Guest post: Some thoughts on curation and privacy

Following a very interesting second workshop at the British Library, here are some notes on a couple of recurring issues.

On curation:

Of particular interest to me at the Digital Transformations workshops has been the recurrence of the term ‘curation’ and the debate around it. In my own work I have been interested in curation as a way of understanding reading and writing practices in digital storytelling. At the Production and Creativity workshop, Paul Dwyer suggested it was a useful term, both to describe a particular mode of production and reception in digital media and to break down the distinction between the expert and the enthusiast.

However, professional curators raised some objection to the use of the term in this way, citing its etymology (from the Latin curare meaning ‘to take care of’) as being linked to a particularly engaged and sustained practice of care of objects, which wasn’t applicable to a more general context of media production.

At the second workshop, on the other hand, I was interested to see that there seemed to be something of a shift. Professional curators came back to the term again and acknowledged that perhaps the context that they provide within a museum exhibition might not be the only context in which visitors understand it. Thus it might make sense to use ‘curation’ to also describe activities, which take place beyond the jurisdiction of professional curators.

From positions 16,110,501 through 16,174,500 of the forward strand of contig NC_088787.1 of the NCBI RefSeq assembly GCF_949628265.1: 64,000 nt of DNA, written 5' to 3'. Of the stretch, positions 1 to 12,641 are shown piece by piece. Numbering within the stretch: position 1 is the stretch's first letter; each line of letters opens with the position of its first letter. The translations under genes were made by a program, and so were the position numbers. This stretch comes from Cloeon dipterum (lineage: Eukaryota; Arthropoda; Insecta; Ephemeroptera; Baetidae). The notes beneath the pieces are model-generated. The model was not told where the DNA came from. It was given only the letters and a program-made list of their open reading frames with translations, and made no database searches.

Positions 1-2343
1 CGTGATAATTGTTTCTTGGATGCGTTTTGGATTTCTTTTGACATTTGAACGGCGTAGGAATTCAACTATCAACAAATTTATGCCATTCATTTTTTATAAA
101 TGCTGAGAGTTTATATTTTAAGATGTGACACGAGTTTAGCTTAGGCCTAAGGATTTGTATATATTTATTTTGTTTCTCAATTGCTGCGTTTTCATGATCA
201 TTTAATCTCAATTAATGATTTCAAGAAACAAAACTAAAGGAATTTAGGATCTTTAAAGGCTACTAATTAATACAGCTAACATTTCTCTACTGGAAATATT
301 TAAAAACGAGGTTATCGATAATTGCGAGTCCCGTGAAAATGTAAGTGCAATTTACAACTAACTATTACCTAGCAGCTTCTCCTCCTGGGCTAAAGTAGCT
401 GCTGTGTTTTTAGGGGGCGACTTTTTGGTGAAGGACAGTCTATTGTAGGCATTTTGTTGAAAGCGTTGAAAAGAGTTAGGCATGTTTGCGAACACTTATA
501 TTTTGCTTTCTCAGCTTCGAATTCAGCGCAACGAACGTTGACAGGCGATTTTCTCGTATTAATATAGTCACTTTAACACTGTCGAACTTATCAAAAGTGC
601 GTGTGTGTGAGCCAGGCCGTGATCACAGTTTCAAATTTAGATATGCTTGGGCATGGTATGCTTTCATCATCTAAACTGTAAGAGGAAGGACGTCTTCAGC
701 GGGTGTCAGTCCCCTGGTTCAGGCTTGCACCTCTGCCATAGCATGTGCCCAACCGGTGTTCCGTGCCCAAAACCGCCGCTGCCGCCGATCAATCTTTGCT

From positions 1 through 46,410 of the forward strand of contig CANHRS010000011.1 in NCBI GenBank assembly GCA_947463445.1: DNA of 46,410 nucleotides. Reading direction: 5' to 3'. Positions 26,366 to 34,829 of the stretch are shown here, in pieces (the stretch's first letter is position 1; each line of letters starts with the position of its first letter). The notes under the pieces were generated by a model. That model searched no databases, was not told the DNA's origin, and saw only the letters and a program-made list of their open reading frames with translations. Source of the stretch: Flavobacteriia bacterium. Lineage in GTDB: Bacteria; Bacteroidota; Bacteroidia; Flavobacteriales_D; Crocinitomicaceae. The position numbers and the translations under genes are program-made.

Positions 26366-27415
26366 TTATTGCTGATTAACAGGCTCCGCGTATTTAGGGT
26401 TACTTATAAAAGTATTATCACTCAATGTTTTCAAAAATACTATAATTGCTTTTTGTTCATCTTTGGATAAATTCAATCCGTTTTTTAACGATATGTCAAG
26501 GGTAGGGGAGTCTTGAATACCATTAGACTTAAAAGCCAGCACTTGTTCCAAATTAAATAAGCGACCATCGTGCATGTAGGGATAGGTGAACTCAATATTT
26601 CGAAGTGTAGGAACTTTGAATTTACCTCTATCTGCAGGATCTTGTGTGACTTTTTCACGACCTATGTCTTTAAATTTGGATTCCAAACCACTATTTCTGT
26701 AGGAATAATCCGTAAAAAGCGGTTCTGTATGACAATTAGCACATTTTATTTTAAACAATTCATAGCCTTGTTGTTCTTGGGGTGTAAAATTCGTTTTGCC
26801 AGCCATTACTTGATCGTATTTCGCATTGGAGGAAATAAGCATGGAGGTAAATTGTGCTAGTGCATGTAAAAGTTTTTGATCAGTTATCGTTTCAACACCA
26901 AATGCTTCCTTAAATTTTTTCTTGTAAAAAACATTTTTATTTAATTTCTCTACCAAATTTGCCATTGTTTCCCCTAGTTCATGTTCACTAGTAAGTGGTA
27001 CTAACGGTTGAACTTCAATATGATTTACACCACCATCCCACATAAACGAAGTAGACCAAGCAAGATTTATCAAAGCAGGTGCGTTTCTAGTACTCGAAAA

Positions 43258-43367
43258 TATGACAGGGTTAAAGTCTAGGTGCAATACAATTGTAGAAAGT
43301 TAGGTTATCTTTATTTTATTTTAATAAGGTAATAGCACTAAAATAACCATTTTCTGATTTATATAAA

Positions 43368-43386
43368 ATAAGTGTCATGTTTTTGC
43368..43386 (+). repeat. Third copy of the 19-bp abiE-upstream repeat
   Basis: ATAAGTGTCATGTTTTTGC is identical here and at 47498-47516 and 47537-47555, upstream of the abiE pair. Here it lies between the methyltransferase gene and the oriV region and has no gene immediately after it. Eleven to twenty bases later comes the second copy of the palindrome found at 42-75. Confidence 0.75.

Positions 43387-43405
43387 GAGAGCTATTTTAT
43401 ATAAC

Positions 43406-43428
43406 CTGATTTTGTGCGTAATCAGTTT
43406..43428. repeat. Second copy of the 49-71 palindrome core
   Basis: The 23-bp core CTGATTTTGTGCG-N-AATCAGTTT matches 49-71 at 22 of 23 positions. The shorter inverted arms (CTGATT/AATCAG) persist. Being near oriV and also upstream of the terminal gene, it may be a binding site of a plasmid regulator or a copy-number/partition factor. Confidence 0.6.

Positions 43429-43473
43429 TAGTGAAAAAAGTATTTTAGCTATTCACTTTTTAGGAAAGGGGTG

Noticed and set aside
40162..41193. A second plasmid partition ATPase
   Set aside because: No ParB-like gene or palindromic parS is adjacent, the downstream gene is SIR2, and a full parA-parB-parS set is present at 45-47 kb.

It will also be interesting to see whether at the next workshop, on ‘Designing for community-powered digital transformations‘, we come back to curation again and revisit its association with care, when thinking about how to design platforms that enable caring and supportive communities.

On privacy:

I participated in a break out group discussing the question of whether privacy was now a luxury commodity for users of social media. We agreed that, rather than simply blame social media platforms for exploiting their particular business model, it was more important, perhaps, to concentrate on raising public awareness of and debate over the particular exchange of personal data for  services, which characterises social media platforms.

If anyone wanted to commission an ad to spearhead such a campaign, what company might be ideally placed to produce it?… Google’s ‘brand guardian’, Across the Pond, of course! Company Executive Producer, Robert Waddilove spoke at the Business Models workshop and screened their very funny awareness campaign for Google analytics.


Photo by Flickr user Istvan. Some rights reserved under a Creative Commons BY-NC-ND 2.0 licence.

1 Comment

  1. Rosamund Davies:

    In ‘Digital Human’, on Radio 4 today, the social media business model was described as ‘one big tupperware party’.

    http://www.bbc.co.uk/programmes/b01h8nnt

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